“Attention, sales associates. Clean-up in aisle 3. Big data is spilling all over the place.”
Well, something like that. The promise of mobile technology, proximity-marketing tools like iBeacons and other Bluetooth-enabled or geo-fenced infrastructures is not just being able to market to people inches from the point of sale. What might be more valuable to retailers in the end is the new level of insight this data may provide about the shopping experience itself. How are people making decisions? What are they looking at in what order? What did they look at and not buy? All these data points are commonplace in virtual shopping. But it is only with devices that register or track user behaviors in store that we will get that level of understanding, and then be able to tie those behaviors to the sale itself.
Mobile-assisted shopping has been a dream of retailers ever since they got over their fear of showrooming. Done well, a retail companion app can feed the customer more content about products than most sales associates can muster. And it also becomes a way for retailers to keep the customer in their digital loop and capture the final sale online even if the shopper isn’t ready to seal the deal at the store.
But getting people to use specific apps and engage with them at a high level is another thing altogether. After all, people go to stores to shop, not stare into screens so retailers can better measure their behaviors. James Yancey, founder and CEO of CloudTags, which is aiming to enhance the retail experience with devices, says that in the company's preliminary talks with retailers only about 1% to 2% of customers were using mobile apps in-store. “If we can’t get people to do the experience, then the role of mobile in the store is diminished,” he says.
Working with U.K. retailer Harvey Nichols, CloudTags put 7-inch tablets into select sections of the department store. The app on the tablet showed models in outfits available in-store so customers had a better sense of how items actually looked when worn. In tests, Harvey Nichols focused on denim and women’s wear sections, because “that is where style and fit are very important,” says Sandrine Deveaux, Multichannel Director. “We wanted to use the mobile device to tell us what the customer was looking at.” The key is getting the customer to use the device but also give their email addresses to Harvey Nichols so that the shopping experience can be extended online and ultimately tracked to sales.
But to get there, you have to do more than just put tablets in stores. In fact that was the first thing Harvey Nichols learned in its trials. When they simply put the devices in kiosks at the front of the department, engagement was modest. Only about 2.4% of those who picked up the device ended up entering their email address. What turned the trial into something even more promising was training the sales associates to pick up the tablet and use it while advising customers. The company also added new functionality and trend content that helped consumers find the right product and let the associate do a lot of the driving on the app. “We encouraged the staff to use the tools as part of the selling process, and we saw very high levels of staff engagement in the data capture,” says Deveaux. The email sign-up rate then increased to 10%.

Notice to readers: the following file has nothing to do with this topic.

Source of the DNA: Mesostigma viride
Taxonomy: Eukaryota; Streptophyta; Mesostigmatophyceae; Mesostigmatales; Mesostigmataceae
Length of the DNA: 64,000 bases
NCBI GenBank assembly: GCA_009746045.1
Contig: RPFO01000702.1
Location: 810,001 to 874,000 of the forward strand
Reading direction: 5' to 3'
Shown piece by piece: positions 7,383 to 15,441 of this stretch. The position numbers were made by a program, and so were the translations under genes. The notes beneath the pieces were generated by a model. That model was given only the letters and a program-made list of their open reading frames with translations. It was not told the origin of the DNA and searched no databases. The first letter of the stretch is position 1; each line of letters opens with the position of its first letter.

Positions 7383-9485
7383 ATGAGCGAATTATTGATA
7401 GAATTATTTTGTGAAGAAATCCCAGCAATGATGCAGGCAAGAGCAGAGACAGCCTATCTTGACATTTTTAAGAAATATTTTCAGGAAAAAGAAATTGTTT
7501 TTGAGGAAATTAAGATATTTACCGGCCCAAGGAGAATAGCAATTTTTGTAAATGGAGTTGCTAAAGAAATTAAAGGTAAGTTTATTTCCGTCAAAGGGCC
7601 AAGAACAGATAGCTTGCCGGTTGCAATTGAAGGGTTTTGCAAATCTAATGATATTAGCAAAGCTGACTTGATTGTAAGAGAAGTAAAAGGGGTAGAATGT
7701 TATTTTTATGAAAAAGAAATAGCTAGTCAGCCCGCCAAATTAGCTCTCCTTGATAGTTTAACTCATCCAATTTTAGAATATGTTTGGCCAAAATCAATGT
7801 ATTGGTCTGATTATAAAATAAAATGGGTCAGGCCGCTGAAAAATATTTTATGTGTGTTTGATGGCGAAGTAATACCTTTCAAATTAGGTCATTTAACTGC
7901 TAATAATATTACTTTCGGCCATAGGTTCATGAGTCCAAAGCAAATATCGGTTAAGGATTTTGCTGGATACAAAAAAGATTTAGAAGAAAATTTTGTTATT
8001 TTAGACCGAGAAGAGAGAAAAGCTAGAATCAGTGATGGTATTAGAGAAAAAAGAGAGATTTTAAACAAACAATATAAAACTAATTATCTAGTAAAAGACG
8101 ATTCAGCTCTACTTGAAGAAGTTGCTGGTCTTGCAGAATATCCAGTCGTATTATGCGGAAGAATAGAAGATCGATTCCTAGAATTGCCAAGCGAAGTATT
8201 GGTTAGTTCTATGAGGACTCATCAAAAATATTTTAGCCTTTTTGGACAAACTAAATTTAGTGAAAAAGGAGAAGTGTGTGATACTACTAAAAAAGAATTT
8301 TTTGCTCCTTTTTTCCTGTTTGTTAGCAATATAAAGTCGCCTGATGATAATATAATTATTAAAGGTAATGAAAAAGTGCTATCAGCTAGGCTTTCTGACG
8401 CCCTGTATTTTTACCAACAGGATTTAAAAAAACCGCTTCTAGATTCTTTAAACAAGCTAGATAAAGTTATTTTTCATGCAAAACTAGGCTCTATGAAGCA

Plunking technology into the store space doesn't do a lot of good unless the sales staff itself has some ownership of it. By working with the customer using the technology, sales associates are incentivized because they can be credited with purchases that consumer makes both in the store and perhaps later online.
“It sounds basic,” Deveaux says. “But at the moment when you go into the store, the way we tend to capture customers is at the till. Are they in the database or using a loyalty card? You are missing out on the browsers. But now you can get their email before they buy.” In fact, in the trials with CloudTags, 90% of the emails harvested by the tablet experience were new to the Harvey Nichols database. The technique clearly was successful in tagging a large set of customers the retailer didn’t even know were shopping there, enabling the store to start tracking behaviors that were previously invisible.
Most important is the way those email captures lead to very successful retargeting efforts. Email follow-ups can target the in-store browser with the kind of precision retargeting achieves online. Even without highly personalized messaging, the follow-up emails to shoppers who had interacted with the devices in store enjoyed click-through rates six times higher than average.
In evolving the ways in which the technology was used in-store, Deveaux was coming upon an important point about how technology must work within and enhance -- not replace -- the enduring components of the shopping experience. One possible next step is not just to personalize products in the email follow-up, but also bring in the personality of the sales associate who served the customer in-store to extend that real-world, real-person encounter into the digital realm. Ultimately, shopping is about the experience and the people, not the technology.